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At the heart of general practice since 1960

The decline and fall of the NHS pension scheme

Dr Richard Cook

I am writing this in a very brief interlude as I surface for air after my most recent attempt to get any meaningful information from Primary Care Support England (PCSE). You haven’t come across PCSE yet? Well, make sure you are well prepared with a bottle of your favourite tipple, a copy of War and Peace, and a good supply of Rescue remedy before you even think about it.

A first glance at their website suggests they are ’delivering primary care support services’. Unfortunately they fall down on the first word here and this is an ’organisation’ that is clearly unfit for human consumption. It looks as though they are charged with the non delivery of a whole range of services, but I’m only going to focus on one - pensions.

Back in the day, the NHS pension scheme was a thing of beauty, like the crema atop an espresso served in the Piazza San Marco in Venice. Perfection. Unbeatable. A reason to be there.

The scheme itself did not make you want to be a GP, but it was certainly a sweetener, and you knew you could work hard, look after people, and you would be OK in later life.

Gradually over time and alongside global financial collapse with successive punitive governments, the benefits of the scheme have started to erode. It is still a good scheme, and for many will continue to serve its purpose, but for an increasing minority, it is becoming a millstone. The problems are many but the main issues are changes to the lifetime and annual allowance. If you couple this with the inability to superannuate just a proportion of your income and a perfect storm can develop. For some of us, when faced with a tax bill that almost exceeds our annual income, the only option is to withdraw from the scheme completely. This brings us back to the PCSE.

I’m no historian but I suspect Darlington will wish to be remembered for anything other than being the site of PCSE head office. I have not had the pleasure of visiting Darlo, but I suspect I will soon as all attempts to email or correspond by post with PCSE are met with no response. The ’national delivery model’ is great on paper until they actually have to deliver something, and we have all seen the success that Capita (who ’run’ PCSE) have had with patient records…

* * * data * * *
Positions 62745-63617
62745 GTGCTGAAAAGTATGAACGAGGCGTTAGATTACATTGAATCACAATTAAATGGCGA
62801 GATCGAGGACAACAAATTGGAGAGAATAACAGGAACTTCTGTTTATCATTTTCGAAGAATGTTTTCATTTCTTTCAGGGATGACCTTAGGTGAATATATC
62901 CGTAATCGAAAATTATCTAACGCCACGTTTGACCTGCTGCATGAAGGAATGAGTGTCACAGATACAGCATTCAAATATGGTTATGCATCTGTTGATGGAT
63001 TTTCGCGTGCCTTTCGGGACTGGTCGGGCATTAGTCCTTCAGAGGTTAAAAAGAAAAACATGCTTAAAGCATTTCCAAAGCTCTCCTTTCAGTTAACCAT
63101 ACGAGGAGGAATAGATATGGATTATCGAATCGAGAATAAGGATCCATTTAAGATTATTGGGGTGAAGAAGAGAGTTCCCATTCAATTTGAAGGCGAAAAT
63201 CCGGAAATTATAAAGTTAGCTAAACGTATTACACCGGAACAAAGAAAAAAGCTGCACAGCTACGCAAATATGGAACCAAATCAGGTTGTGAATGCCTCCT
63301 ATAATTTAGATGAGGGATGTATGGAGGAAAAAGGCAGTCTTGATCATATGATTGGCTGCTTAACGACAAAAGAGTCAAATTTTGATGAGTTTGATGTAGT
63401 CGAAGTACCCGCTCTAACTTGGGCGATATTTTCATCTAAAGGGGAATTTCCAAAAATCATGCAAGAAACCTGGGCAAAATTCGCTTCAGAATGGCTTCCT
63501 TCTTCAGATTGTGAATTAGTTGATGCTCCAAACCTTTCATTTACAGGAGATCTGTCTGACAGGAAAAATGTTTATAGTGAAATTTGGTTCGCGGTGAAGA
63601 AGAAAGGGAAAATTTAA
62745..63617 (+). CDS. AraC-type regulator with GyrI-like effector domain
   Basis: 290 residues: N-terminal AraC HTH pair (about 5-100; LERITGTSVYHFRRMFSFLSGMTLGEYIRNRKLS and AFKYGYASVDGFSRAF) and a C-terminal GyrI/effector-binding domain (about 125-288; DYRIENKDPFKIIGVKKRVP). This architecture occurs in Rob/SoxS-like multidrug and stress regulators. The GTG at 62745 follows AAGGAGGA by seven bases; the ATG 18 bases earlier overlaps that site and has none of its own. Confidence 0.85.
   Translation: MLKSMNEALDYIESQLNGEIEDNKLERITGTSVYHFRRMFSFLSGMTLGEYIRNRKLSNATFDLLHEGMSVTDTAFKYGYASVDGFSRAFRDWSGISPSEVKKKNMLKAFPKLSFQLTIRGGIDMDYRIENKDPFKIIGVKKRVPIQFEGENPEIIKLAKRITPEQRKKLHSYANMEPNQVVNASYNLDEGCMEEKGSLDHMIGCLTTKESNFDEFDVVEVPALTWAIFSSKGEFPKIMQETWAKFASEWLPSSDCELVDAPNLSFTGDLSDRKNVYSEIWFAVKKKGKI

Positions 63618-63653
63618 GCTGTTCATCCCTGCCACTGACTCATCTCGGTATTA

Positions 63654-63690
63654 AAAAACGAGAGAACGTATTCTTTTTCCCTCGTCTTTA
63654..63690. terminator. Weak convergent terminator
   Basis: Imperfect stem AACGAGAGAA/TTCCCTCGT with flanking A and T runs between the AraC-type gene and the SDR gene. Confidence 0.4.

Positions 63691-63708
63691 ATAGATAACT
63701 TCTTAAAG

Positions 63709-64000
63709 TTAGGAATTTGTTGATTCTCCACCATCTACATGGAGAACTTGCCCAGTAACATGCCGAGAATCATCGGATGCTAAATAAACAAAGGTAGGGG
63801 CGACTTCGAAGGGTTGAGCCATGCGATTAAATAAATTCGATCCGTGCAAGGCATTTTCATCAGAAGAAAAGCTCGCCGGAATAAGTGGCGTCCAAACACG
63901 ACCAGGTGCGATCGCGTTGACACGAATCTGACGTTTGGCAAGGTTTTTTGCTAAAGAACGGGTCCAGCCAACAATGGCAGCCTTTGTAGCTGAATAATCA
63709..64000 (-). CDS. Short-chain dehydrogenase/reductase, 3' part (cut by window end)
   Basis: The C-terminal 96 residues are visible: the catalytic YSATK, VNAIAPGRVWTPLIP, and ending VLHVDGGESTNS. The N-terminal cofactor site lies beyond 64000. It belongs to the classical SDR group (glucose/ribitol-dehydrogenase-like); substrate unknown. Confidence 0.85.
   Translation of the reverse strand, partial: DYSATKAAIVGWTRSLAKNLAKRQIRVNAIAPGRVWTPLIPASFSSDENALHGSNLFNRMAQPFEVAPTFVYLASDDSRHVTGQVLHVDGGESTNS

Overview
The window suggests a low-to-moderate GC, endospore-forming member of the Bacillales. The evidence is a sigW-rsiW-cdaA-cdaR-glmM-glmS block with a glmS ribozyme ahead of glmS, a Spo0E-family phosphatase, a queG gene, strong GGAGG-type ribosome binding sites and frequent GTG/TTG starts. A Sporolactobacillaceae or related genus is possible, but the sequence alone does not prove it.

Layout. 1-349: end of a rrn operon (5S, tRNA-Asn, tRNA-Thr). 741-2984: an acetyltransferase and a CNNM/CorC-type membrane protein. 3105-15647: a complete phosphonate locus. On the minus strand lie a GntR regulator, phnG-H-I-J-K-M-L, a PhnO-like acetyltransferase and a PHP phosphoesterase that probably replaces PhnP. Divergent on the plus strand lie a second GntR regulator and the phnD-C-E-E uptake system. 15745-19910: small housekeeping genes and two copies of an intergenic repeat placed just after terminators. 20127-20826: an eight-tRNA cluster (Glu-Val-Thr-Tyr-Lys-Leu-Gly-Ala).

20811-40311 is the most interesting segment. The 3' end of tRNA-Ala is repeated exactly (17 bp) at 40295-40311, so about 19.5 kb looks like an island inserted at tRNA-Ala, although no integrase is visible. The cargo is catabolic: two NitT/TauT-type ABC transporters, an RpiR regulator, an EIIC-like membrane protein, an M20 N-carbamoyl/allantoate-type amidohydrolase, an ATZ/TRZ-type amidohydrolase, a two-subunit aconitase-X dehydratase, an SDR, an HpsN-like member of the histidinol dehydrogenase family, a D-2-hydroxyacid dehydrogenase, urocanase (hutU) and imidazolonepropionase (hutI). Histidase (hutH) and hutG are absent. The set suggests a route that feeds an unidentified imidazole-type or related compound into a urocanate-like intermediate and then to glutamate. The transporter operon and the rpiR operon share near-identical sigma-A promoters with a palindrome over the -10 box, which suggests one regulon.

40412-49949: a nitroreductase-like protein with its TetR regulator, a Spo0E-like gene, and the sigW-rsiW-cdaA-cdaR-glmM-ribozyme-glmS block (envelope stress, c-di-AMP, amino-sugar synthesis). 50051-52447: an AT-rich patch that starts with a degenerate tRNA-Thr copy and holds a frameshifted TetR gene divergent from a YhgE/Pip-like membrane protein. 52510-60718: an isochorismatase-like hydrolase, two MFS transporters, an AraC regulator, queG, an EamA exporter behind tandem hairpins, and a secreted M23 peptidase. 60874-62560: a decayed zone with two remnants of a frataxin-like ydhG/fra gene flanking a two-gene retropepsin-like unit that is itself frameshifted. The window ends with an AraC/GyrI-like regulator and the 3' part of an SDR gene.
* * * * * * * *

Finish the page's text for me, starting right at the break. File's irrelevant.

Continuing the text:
On speaking to them over the phone, they are unable to give a timescale of when I might expect a response, what day it is, whether they have received anything from me, what their role is, or indeed whether the pensions office has any staff in it at all. So now, my pension is not in my control, and in fact is not apparently under control at all, and that is not a great place to be.

So do take a look at your pension options so you know where you stand, and allow plenty of time to make any changes or you may end up scuppered like me, caught in a black hole with rising pension related tax bills and no way of mitigating against it as the system just is not working. I feel as helpless and neglected as a crown at a Queen’s speech.

All in all, the system is a joke. Or it would be if it was funny.

Next patient please.

Dr Richard Cook is a GP partner in Hurstpierpoint, West Sussex. You can follow him on Twitter @drmoderate

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Readers' comments (4)

  • Aren't Crapita involved somewhere in this debacle?

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  • Shocking. Looks like another public sector failing organisaton.

    Government pension schemes have a deficit equivalent to £28,000 for every man woman and child in the UK. Something will be paid out but not as much perhaps as people were expecting or even they paid in?

    Are private pension providers able or allowed to behave like this? Just a thought.?

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  • ...Buffoon
    You are aware that PCSE has been privatised???
    It worked well when it was part of the public sector!!

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  • Put "complaint" in any email subject line and you will actually get a response, rather than waiting MONTHS and hearing nothing.

    PCSE have lost over 50k of my contributions and refuse to find the paperwork or payments. Have referred them to the pensions ombudsman and pensions advisory service. I'd encourage everybody to do the same.

    Not fit for purpose.

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